Love Among Trash
I found this white board sitting on top of a trash heap over the weekend, just waiting to be picked up and carted off to an even larger trash heap. As I snapped a photo of it, though, I couldn’t figure out why the person who wrote the “hubby list” as they so lovingly called it, not erase it before tossing it to the street? I still don’t understand.
Pink Sky Over Brooklyn
The sunset in New York City was amazing last night.
Flowers and Lights (at Grand Central)
A Light at the End of the Grabage Tunnel
Glove Floating in Dirty Water Around Reflected Buildings
Self-Portrait Made By the Sun
I’m soaking in the view of New Delhi high atop a hotel that drowns out the noise below. it’s my last day in India. I’m sad that my vacation is over, excited to go home, and just really happy that i had the opportunity to see another part of the world.
Tuesday was delivery day in the New Delhi spice market called Khari Baoli. Walking up and down the dusty, cart-filled street packed with buyers, sellers, tea purveyors, spice experts, and anyone looking to sell just about anything, I dodged men carrying burlap sacks of food, leaves and yes of course spices, to local shops. I bought a canvas bag from a man on the street and proceeded to fill it with dry good that I’m carrying back home with me.
India is bright and colorful, but it’s also disturbingly sad and completely heart-breaking.
India is the most colorful country I’ve ever visited. After nearly two weeks here, I’m still stunned by some of the sarees that I see women and girls wearing on the street and riding on the back of mopeds and scooters. You won’t find black and white here, but deep purples, blinding orange tones and lush greens. The sarees aren’t just beautiful, they’re gorgeous and no two are alike, making them stand out even more in this country where I’d expect to see copycats (there are a billion people in India after all).
Like many New Yorkers, I have a small apartment, I spend more than I save and, oh yeah, the most common thread among us: I wear a lot of black. In the past year, though, I’ve been making a conscious effort to wear more items that run the gammut of the color wheel, not just black jeans, sweaters and dresses that fill my closet. It’s a habit and, like any habit, breaking it is hard to do. Relapses happen, and it certainly happened to me - probably in a J.Crew fitting room when faced with a pair of black jeans that made me say “oh, just one more pair won’t hurt.” India, with all its rich, vibrant colors, seemed like a good place to jump back into the clor spectrum, so as I was packing for my trip, I thought I’d bring along a little flair of my own with some fun bright shoes and colorful scarves. I’m not trying to stand out here, but just trying to blend into the colorful surroundings that are anything but black and white.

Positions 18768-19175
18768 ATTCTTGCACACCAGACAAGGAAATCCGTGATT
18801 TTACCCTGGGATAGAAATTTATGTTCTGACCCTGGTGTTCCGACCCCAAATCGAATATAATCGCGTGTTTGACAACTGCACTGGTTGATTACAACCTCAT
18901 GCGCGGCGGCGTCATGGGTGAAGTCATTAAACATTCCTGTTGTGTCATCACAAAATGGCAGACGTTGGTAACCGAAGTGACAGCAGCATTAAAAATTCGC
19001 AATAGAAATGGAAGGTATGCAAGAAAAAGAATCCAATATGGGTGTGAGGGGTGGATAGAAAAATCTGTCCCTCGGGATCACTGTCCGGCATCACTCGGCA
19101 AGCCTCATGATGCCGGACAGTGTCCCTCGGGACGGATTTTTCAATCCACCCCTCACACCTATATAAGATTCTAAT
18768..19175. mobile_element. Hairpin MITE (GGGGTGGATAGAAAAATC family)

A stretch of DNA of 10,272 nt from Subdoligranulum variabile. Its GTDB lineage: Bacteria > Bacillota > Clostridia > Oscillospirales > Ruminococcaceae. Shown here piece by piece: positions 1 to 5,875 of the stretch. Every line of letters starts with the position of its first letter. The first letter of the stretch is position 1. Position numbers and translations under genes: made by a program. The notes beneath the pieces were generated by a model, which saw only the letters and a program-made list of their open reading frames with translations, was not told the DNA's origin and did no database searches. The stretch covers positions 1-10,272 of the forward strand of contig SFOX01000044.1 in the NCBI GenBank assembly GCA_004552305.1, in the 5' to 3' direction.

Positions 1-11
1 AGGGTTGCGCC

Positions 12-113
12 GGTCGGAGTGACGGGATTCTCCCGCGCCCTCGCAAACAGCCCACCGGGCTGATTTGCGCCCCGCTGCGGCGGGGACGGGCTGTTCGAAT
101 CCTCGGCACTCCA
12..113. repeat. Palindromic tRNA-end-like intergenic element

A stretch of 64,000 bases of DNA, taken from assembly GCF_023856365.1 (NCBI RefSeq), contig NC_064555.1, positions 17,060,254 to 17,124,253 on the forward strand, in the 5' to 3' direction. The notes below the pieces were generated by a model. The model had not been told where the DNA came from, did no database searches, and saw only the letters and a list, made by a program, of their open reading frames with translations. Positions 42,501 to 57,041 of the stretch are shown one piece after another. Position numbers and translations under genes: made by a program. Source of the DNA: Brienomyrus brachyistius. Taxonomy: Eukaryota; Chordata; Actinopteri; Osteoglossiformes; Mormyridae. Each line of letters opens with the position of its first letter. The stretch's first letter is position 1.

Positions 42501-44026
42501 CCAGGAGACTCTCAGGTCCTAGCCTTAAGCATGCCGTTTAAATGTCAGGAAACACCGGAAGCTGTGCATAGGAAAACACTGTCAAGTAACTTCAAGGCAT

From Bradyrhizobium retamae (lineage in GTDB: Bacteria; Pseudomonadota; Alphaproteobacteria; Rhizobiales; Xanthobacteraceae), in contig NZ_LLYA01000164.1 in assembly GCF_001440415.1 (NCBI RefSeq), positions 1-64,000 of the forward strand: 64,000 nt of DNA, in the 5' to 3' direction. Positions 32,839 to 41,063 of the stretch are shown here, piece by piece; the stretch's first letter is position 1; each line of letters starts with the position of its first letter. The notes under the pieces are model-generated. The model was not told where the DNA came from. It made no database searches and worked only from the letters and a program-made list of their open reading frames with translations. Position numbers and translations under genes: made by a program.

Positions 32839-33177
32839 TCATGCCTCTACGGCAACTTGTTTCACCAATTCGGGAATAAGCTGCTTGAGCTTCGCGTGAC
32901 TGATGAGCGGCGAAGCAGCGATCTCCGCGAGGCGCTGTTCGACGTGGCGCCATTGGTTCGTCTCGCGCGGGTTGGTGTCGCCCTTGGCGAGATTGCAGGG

Greetings From the Taj Mahal
I arrived in Agra late last night with the hope that Monday would be cloudless and beautiful for a day at the Taj Mahal, India’s crowning architectural achievement among many. I couldn’t sleep; partly because of the chanting going on outside my hotel window, but mostly because I was too excited to finally see the Taj Mahal in front of me. When I woke up, a thing layer of haze covered this small city, but by 10am blue skies were overhead and I was touching the marble facade of the Taj. It was a day I’ll remember forever.
India Travel Style, Part 1: It’s About Time
I recently started to wear a watch again after a long hiatus of bare wrists and relying on my cell phone and the kindness of others to get me places on time. For trips, though, especially ones that take me across the globe and over several different timezones, sporting a watch is an absolute necessity. In preparation for India, I knew I didn’t want to bring my shiny new watch that has been reintroducing me to the world of timepieces outside digital clocks, so I dug out an old Swiss Army one that I haven’t worn since high school. When I found it, the battery was dead, but a shoe repairman named Boris replaced it in his tiny shop near my office while making small talk with me, his only customer that afternoon. He even gave me a new leather band; I chose a brown leather one. The face of my old Swiss Army watch is scratched and chipped. It doesn’t light up, have pogrammable bells and whistles and it’s not particularly fashionable. But this forgotten classic tells time just fine and on a trip like this that includes multiple flights and long train rides, having time on your side (and on your wrist) is what really matters.